“Women in South Sudan are born, and often married, into poverty. But these should not be an excuse for us to grab any opportunity to change our life”, shares Elizabeth, 30, and mother of four.
Elizabeth is among the 50 people who graduated from World Vision’s cash for training project in 2018. She learned skills on tailoring and was provided a sewing machine. “I already had three children then, and we survived on small business. My husband earns meager income as a soldier,” Elizabeth adds.
Elizabeth said she inherited her courage from her mother who singlehandedly brought them up after their father died. She says, “I stopped in primary seven for lack of money, and I promised myself never to let my children face the same situation.”
For additional income, she sold cookies and homemade peanut butter in the public market. She tried to get into the sewing class from another organisation’s project but was not successful. “I was determined to fight poverty so I did anything to change our situation. It began when I received my sewing machine on 2018.”
Her first two years of work paid back her borrowed money. “I cleared all my debts from people and fixed a few things in the house in the first two years of my sewing venture. I go to the market at 7:00 in the morning and worked very hard,” she shares.
“Now that my children are well-provided, they are performing well in school. I spend SSP150,000 (USD414) on school fees alone. But I want to give my children the best education and a good future. Even with all the family’s needs, I am still able to save SSP 40,000 (USD 110) in the past few months,” she happily adds.
Our actions should include approaches that allow the community to choose what they want to do and guide to elevate them from being beneficiaries to partners in development empowered to build their own future.
Elizabeth’s eldest daughter Judith, 12, says, “I am excited to study because my mother provides for all our school needs. I want to work hard like her and become a doctor to help people someday. World Vision and the World Food Programme (WFP) not only support our family but the whole community because she sews uniforms for children to go to school."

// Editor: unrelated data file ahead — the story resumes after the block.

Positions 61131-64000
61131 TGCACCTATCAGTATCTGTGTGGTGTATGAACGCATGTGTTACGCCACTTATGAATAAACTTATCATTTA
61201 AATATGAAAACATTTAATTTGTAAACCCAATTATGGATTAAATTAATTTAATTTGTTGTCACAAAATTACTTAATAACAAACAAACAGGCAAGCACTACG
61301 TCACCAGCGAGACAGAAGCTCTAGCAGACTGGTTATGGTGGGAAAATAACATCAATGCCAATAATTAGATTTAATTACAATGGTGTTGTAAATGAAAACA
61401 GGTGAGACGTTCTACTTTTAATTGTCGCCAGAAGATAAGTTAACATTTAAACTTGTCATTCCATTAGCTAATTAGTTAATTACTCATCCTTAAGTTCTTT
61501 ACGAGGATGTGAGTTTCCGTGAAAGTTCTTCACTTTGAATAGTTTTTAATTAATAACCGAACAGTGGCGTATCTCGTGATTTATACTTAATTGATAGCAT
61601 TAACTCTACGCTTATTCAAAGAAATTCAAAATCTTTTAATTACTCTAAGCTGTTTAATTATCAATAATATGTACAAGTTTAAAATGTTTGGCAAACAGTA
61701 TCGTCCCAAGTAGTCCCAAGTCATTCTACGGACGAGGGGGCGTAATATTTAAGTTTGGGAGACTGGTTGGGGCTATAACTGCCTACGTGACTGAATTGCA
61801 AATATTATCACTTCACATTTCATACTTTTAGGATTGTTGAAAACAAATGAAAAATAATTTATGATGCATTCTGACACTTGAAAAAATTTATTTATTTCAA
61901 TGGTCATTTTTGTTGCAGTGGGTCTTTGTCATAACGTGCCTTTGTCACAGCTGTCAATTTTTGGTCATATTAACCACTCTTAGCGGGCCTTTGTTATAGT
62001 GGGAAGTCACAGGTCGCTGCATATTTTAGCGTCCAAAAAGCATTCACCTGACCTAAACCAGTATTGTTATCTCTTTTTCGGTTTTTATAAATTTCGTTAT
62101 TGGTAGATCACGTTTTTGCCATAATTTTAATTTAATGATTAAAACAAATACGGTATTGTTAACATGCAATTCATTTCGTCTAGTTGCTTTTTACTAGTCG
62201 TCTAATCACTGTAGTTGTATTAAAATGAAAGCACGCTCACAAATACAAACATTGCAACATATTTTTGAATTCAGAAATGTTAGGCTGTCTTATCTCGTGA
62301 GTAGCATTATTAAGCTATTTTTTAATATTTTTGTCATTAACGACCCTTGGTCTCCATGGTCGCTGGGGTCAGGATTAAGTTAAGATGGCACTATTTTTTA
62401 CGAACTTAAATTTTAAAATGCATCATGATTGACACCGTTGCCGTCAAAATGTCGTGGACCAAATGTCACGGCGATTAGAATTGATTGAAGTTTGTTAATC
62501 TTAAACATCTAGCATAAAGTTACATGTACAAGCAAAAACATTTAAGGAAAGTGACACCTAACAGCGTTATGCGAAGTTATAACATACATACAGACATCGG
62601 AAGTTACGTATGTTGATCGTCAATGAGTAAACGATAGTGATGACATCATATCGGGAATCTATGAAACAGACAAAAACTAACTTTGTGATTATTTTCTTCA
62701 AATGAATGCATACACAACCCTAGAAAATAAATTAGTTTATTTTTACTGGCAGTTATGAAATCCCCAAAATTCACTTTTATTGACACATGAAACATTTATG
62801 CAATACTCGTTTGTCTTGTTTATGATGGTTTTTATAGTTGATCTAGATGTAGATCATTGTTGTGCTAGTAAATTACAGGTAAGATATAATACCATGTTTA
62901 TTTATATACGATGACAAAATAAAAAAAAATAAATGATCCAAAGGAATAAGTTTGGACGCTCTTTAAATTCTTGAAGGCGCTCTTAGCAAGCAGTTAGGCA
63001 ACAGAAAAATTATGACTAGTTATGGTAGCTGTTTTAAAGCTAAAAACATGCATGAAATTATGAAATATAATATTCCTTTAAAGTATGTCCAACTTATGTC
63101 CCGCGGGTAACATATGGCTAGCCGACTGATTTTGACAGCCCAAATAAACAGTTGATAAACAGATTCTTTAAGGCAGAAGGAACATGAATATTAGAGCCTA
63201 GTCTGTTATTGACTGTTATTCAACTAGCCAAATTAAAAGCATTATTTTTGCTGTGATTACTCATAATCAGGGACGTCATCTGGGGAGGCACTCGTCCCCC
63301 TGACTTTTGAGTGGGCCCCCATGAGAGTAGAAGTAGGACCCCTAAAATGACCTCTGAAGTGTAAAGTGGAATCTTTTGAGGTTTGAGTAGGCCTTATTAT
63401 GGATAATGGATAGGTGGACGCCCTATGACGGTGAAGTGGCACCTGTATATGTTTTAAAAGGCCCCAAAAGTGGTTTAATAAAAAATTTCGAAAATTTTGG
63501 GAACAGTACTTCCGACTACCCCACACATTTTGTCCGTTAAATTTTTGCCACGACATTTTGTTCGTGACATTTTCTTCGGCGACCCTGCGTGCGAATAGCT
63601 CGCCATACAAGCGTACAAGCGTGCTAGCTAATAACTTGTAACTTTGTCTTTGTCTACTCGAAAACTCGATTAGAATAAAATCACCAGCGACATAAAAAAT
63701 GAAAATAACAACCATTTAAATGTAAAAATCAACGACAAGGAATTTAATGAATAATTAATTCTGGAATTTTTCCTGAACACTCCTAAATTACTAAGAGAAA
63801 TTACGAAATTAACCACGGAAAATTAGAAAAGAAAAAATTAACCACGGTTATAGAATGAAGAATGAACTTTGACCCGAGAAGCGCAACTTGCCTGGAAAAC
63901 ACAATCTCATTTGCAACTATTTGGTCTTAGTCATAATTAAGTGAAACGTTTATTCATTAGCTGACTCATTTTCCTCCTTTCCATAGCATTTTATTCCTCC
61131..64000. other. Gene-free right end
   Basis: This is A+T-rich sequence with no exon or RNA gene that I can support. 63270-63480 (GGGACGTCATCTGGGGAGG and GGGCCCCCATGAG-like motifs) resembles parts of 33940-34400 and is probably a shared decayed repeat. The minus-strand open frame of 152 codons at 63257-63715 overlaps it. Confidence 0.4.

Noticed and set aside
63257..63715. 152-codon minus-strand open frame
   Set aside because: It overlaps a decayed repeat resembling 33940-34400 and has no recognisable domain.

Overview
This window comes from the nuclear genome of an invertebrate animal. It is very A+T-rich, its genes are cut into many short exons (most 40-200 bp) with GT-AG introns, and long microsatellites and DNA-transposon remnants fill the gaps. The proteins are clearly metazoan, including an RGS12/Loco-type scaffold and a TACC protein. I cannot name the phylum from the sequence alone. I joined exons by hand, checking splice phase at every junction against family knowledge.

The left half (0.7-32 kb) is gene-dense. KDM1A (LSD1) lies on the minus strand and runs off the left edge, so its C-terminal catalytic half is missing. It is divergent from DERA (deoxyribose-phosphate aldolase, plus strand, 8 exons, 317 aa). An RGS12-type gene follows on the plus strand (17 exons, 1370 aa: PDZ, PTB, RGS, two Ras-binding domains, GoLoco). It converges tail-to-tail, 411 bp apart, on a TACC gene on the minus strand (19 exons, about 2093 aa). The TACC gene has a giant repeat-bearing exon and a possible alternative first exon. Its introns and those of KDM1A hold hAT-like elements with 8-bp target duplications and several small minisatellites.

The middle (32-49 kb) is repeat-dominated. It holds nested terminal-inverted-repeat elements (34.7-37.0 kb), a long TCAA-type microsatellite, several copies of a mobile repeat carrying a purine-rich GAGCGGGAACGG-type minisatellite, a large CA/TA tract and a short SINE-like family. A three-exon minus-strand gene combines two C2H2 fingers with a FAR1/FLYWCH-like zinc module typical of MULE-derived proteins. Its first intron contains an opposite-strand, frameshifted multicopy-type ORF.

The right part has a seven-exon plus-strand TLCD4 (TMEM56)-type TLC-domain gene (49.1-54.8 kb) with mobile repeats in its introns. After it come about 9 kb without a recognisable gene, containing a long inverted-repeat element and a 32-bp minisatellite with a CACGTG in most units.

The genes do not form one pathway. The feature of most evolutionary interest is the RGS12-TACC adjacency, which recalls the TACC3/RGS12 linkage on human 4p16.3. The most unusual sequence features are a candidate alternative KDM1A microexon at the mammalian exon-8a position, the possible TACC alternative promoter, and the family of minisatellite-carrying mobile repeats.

Growing up, Elizabeth lacked many things but she changed things for her children. “God blessed me through World Vision and WFP. I am forever grateful. I was in the market but moved home ever since I gave birth to my son Adam. People still bring their clothes and school uniforms for me to sew because of the good work I did for them.”
Elizabeth is now a proud mother and an entrepreneur. “I am proud of the person I have become. Initiatives like this that benefit the women of South Sudan need to be supported to better the lives of families, which eventually lead to nation building,” she says.
Emmanuel Ondoga Cash for training Project Coordinator shares, “Investing in women’s economic empowerment and skills development is one of the most urgent and effective means to drive progress on gender equality, poverty eradication, and inclusive economic growth." For women, Ondoga believed, this income is significant in helping provide for their children basic needs and services.
“Building resilience in fragile context is possible. We must incorporate interventions that restore dignity and renew the hopes of people. Our actions should include approaches that allow the community to choose what they want to do and guide to elevate them from being beneficiaries to partners in development empowered to build their own future,” Ondoga concludes.
Story and photos by Scovia Faida Charles Duku, Communications Coordinator